A Texas mom is speaking out about the "helpless" feeling of watching her newborn daughter in the hospital with RSV.

Rebecca Lara said her 5-week-old daughter Lily has been on supplemental oxygen for three days while hospitalized at Texas Children's Hospital in Houston.

"It's hard. It really is," Lara told ABC News' Whit Johnson. "Because, you know, you feel so helpless. You don't really know how to help them."

Lara, a mom of five, said all of her children were recently sick, but that Lily's condition deteriorated rapidly.

She said at one point, Lily's breathing became so labored at home that an ambulance was called.

"It was kind of like a choking cough, so she was going in and out of breathing," said Lara. "It was so bad, I said, 'Call the ambulance.' "

"You can't really do anything," she added.

PHOTO: ABC News' Whit Johnson speaks with Rebecca Lara at Texas Children's Hospital in Houston.
ABC News
Rebecca Lara's five-week-old daughter Lily is hospitalized with RSV at Texas Children's Hospital in Houston.

At Texas Children's Hospital, Lily is one of dozens of children hospitalized with RSV, a respiratory virus that is spiking among children, leaving some pediatric hospitals across the country filled to capacity.

RSV, or respiratory syncytial virus, usually causes mild, cold-like symptoms, but can become serious, especially for infants.

At least 10 children with RSV are being treated in the intensive care unit at Texas Children's Hospital, the country's largest pediatric hospital.

PHOTO: ABC News' Whit Johnson speaks with Rebecca Lara at Texas Children's Hospital in Houston.
ABC News
ABC News' Whit Johnson speaks with Rebecca Lara at Texas Children's Hospital in Houston.

According to the Centers for Disease Control and Prevention, infections due to RSV have spiked by 69% over the last four weeks from 4,667 to 7,917 and are appearing earlier than usual.

As of Monday afternoon, pediatric bed occupancy in the U.S. is the highest it's been in two years with 75% of the estimated 40,000 beds filled with patients, according to an ABC News analysis.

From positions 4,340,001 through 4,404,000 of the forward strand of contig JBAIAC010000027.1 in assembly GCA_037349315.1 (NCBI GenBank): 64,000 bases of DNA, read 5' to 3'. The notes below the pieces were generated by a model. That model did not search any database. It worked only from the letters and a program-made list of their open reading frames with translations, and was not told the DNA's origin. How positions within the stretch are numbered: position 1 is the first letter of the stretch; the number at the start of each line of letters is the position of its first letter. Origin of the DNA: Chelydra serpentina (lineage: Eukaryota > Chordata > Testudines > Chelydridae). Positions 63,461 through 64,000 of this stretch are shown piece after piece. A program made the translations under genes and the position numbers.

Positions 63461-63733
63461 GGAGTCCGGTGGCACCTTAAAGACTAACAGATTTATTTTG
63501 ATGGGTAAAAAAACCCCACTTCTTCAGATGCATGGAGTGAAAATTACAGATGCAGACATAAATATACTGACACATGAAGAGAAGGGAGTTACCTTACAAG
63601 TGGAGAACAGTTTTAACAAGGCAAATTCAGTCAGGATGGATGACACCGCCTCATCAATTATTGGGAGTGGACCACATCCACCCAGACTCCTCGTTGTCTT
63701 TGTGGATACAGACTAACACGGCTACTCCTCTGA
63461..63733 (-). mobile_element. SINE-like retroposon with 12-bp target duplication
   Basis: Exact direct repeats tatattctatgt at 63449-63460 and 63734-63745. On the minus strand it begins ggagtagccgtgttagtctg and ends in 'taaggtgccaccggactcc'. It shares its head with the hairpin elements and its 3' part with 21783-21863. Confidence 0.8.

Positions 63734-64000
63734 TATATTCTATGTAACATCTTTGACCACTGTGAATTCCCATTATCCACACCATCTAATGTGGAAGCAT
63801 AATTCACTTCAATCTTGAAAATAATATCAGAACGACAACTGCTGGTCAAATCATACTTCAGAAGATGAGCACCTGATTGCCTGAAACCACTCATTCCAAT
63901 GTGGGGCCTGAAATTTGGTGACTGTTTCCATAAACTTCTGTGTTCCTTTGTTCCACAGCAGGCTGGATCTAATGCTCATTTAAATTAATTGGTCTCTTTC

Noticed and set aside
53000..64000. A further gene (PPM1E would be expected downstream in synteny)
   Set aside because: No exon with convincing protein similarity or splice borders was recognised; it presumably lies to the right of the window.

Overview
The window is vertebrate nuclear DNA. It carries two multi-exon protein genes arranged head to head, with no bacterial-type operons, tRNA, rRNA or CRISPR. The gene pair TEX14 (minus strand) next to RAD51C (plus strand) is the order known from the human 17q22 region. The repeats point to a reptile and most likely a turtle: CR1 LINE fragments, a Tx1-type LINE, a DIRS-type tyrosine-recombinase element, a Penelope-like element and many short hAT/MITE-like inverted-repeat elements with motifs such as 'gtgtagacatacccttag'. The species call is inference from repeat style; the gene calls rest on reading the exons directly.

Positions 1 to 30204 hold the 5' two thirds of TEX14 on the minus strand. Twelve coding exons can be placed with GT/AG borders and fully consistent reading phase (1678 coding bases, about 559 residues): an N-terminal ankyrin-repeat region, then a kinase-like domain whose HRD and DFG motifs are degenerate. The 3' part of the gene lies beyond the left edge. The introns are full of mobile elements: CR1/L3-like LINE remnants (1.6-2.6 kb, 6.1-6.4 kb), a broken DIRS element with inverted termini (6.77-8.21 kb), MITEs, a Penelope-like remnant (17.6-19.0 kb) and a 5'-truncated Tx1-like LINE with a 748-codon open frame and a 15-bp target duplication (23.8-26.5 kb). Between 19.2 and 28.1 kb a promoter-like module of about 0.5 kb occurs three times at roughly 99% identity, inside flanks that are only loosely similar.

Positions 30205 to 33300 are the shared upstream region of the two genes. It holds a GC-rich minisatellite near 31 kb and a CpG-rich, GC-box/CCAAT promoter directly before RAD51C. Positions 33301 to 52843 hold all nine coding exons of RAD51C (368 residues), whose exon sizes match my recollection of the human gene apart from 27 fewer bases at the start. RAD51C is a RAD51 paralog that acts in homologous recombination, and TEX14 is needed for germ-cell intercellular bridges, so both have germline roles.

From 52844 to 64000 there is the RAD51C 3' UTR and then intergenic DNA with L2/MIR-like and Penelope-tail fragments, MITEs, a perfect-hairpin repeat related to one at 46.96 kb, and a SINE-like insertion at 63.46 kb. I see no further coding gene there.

At the same time that hospitals are handling an influx of pediatric patients due to RSV, doctors are preparing for what could be the most severe flu season seen in years, and well as dealing with the ongoing coronavirus pandemic.

Dr. Melanie Kitagawa, medical director of the pediatric ICU at Texas Children's Hospital, told ABC News the hospital is already seeing an increase in flu cases converging with the rise in RSV patients.

"We have a lot of kids admitted right now with RSV, and you layer on a subset of kids who now are going to end up with flu," she said. "That's our concern, is what does that look like two weeks down, a week down the road?"

Doctors are urging parents to get their children vaccinated, particularly against COVID-19 and the flu, to protect themselves and to help prevent an already strained health care system from becoming overburdened.

In addition, parents are also encouraged to make sure their children are practicing good hand hygiene, stay home if they are sick and consider wearing face masks in crowded, indoor spaces.

RSV is a particularly contagious virus that can spread from virus droplets transferred from an infected person's cough or sneeze; from direct contact with the virus, like kissing the face of a child with RSV; and from touching surfaces, like tables, doorknobs and crib rails, that have the virus on them and then touching one's eyes, nose or mouth before hand-washing, according to the CDC.

People infected with RSV are usually contagious for three to eight days, but some infants can continue to spread the virus even after they stop showing symptoms, for as long as four weeks, according to the CDC.

In the first two to four days of contracting RSV, a child may show symptoms like fever, runny nose and congestion.

Most cases resolve on their own. However, in some, the symptoms may escalate to coughing, wheezing and difficulty breathing.

ABC News' Mary Kekatos contributed to this report.